This week, Governor Roy Cooper will embark on a listening tour of rural communities impacted by hospital closures to highlight the urgent need to start Medicaid Expansion that has already been agreed to in a strong bipartisan vote of the legislature. The Governor will hold roundtable discussions in Martin, Richmond and Yadkin counties with health care providers, members of law enforcement, local elected officials and others who have been impacted by the failure to expand Medicaid. Each of these counties has experienced the closure of a major hospital in recent years, including the closure this month of Martin General Hospital in Williamston.
“The continued failure to pass a budget and start Medicaid Expansion is devastating for our rural communities who have been waiting for years for this support and cannot afford any more hospital closures,” said Governor Cooper. “Whether it’s drawing down federal money to battle the opioid epidemic or just keeping the hospital doors open, Medicaid Expansion is critical to supporting rural North Carolina, and we cannot delay any longer.”
Since the beginning of 2014 when states first became eligible to expand Medicaid under the Affordable Care Act, seven rural hospitals in North Carolina have closed, due in part to high levels of uncompensated care when patients to not have health care or the ability to pay for services.
In recent weeks, North Carolina Department of Health and Human Services (NCDHHS) has started the legally-required process of removing people from Medicaid who are no longer eligible with the end of the federal Public Health Emergency. Since June 1, at least 18,000 people have lost health care coverage who likely would have been able to keep it under Medicaid Expansion and an estimated 9,000 people will continue losing coverage each month until Medicaid Expansion starts.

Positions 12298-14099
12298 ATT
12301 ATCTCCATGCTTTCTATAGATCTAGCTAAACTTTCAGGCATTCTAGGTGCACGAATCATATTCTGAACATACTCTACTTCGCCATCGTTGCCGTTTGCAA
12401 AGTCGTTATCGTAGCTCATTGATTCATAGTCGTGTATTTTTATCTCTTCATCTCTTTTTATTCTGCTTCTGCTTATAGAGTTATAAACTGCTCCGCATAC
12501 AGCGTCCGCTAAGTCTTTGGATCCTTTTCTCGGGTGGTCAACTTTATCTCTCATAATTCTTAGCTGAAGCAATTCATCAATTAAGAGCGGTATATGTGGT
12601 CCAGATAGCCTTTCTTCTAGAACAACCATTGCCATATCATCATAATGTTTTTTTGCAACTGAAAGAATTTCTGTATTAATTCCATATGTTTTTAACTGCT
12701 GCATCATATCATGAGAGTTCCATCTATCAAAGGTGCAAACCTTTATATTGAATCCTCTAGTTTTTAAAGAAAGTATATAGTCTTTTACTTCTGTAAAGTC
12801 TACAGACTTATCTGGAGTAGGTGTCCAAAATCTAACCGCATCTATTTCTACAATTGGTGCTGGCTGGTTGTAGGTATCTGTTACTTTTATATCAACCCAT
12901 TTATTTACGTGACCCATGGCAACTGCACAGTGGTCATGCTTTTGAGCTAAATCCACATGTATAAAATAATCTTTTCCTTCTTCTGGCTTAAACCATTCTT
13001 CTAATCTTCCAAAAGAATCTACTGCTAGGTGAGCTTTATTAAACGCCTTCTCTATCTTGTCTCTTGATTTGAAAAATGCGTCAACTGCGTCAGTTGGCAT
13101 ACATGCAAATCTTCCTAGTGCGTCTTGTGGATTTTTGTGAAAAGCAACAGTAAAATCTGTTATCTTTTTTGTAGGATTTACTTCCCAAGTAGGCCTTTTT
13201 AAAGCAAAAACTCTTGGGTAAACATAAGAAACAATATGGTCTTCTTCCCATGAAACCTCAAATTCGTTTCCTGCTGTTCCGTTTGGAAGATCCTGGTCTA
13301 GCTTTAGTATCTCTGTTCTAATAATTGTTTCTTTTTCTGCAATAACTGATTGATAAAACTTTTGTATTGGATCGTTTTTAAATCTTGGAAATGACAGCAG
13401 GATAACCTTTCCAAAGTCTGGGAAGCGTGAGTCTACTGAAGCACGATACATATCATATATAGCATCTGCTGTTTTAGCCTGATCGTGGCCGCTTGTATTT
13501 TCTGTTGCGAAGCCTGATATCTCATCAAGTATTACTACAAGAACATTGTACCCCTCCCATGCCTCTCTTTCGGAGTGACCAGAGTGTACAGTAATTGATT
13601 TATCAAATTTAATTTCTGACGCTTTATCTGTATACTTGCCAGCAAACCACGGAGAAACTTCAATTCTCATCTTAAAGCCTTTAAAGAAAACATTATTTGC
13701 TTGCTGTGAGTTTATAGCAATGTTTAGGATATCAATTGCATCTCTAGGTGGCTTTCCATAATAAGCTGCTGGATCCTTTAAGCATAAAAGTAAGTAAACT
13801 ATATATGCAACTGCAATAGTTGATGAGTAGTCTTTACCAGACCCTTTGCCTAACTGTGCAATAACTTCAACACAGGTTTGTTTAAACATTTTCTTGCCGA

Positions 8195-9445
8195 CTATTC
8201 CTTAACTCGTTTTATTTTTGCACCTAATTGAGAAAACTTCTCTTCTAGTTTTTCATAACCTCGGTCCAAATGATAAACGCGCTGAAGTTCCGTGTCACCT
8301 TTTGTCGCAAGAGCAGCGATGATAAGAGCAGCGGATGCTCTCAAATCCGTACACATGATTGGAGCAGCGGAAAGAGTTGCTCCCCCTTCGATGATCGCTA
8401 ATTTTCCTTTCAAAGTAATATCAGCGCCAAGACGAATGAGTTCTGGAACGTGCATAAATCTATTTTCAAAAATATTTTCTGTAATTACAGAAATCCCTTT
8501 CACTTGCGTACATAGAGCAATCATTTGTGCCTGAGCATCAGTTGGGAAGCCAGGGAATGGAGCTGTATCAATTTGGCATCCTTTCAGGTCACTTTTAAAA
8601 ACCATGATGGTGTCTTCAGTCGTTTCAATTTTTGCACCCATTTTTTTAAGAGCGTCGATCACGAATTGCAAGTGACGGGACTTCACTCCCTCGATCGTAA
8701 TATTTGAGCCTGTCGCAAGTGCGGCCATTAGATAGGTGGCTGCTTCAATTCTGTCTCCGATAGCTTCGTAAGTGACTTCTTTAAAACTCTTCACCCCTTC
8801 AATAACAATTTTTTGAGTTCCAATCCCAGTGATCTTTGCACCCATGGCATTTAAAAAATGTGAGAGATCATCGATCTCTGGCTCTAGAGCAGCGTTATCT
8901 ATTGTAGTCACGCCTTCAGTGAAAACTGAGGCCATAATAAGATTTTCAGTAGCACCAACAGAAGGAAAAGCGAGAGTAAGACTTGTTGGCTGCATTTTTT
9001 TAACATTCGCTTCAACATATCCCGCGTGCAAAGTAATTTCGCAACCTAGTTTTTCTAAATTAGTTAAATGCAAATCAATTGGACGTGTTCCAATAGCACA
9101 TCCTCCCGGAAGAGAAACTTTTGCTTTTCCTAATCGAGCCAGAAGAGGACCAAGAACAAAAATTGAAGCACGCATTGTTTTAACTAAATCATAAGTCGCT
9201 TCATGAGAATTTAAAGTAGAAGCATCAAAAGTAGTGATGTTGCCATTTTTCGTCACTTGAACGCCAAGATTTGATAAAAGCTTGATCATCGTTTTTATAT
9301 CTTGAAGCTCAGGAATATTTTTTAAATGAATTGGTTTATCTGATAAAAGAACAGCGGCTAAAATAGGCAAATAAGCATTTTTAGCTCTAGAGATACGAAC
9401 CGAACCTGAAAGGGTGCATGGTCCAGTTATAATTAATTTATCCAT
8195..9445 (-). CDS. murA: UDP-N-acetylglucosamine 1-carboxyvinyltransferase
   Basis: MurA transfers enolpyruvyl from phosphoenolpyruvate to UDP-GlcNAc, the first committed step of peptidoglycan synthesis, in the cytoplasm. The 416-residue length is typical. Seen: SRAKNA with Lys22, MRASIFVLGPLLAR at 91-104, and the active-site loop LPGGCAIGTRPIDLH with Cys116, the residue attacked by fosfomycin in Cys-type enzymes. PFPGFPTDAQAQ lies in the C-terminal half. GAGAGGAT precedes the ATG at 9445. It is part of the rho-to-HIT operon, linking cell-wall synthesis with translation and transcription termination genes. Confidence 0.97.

Medicaid Expansion includes a so-called signing bonus of $1.8 billion in addition to $521 million per month to North Carolina that would boost rural hospitals by increasing reimbursement rates and reducing the risk of financial troubles. The signing bonus can be used to boost mental health services across the state that are key to fighting the opioid epidemic.
Governor Cooper signed a bill authorizing Medicaid Expansion into law on March 27, 2023, but a provision that the Governor opposed in the bill tied enactment of Medicaid Expansion to passage of this year’s state budget. Legislative leaders touted then that a budget would be passed by June.
Despite holding supermajorities in both chambers, the Republican controlled legislature still has not passed a budget.
Governor Cooper’s administration is working to support health care in rural communities, often working directly with providers. Governor Cooper has also prioritized a major expansion of high-speed internet that can bring telehealth to areas that lack in-person medical providers, including over $340 million in GREAT grants that have been awarded to help bring high-speed internet to 139,599 households and 4,447 businesses across the state.
Details on location and timing for each roundtable to follow.